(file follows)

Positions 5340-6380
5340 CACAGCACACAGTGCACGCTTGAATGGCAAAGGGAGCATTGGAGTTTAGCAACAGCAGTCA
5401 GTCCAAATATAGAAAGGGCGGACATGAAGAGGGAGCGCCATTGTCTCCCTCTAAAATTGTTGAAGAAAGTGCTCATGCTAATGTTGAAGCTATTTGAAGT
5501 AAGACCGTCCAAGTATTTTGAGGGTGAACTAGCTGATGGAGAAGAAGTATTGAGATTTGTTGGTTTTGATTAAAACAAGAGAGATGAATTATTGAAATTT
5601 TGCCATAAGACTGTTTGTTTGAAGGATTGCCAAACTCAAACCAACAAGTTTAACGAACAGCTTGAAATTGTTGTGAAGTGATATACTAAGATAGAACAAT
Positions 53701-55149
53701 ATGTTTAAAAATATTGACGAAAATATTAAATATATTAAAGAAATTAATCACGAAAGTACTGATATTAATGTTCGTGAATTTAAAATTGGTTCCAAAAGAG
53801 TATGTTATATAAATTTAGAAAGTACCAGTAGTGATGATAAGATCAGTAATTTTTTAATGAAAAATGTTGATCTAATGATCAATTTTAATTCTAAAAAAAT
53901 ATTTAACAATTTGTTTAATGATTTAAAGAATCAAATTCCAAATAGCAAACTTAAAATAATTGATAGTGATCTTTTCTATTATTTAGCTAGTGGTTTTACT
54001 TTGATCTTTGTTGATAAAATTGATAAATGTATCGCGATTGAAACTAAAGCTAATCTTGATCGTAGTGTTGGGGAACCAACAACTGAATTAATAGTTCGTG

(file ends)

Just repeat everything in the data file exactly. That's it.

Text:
Positions 5340-6380
5340 CACAGCACACAGTGCACGCTTGAATGGCAAAGGGAGCATTGGAGTTTAGCAACAGCAGTCA
5401 GTCCAAATATAGAAAGGGCGGACATGAAGAGGGAGCGCCATTGTCTCCCTCTAAAATTGTTGAAGAAAGTGCTCATGCTAATGTTGAAGCTATTTGAAGT
5501 AAGACCGTCCAAGTATTTTGAGGGTGAACTAGCTGATGGAGAAGAAGTATTGAGATTTGTTGGTTTTGATTAAAACAAGAGAGATGAATTATTGAAATTT
5601 TGCCATAAGACTGTTTGTTTGAAGGATTGCCAAACTCAAACCAACAAGTTTAACGAACAGCTTGAAATTGTTGTGAAGTGATATACTAAGATAGAACAAT
Positions 53701-55149
53701 ATGTTTAAAAATATTGACGAAAATATTAAATATATTAAAGAAATTAATCACGAAAGTACTGATATTAATGTTCGTGAATTTAAAATTGGTTCCAAAAGAG
53801 TATGTTATATAAATTTAGAAAGTACCAGTAGTGATGATAAGATCAGTAATTTTTTAATGAAAAATGTTGATCTAATGATCAATTTTAATTCTAAAAAAAT
53901 ATTTAACAATTTGTTTAATGATTTAAAGAATCAAATTCCAAATAGCAAACTTAAAATAATTGATAGTGATCTTTTCTATTATTTAGCTAGTGGTTTTACT
54001 TTGATCTTTGTTGATAAAATTGATAAATGTATCGCGATTGAAACTAAAGCTAATCTTGATCGTAGTGTTGGGGAACCAACAACTGAATTAATAGTTCGTG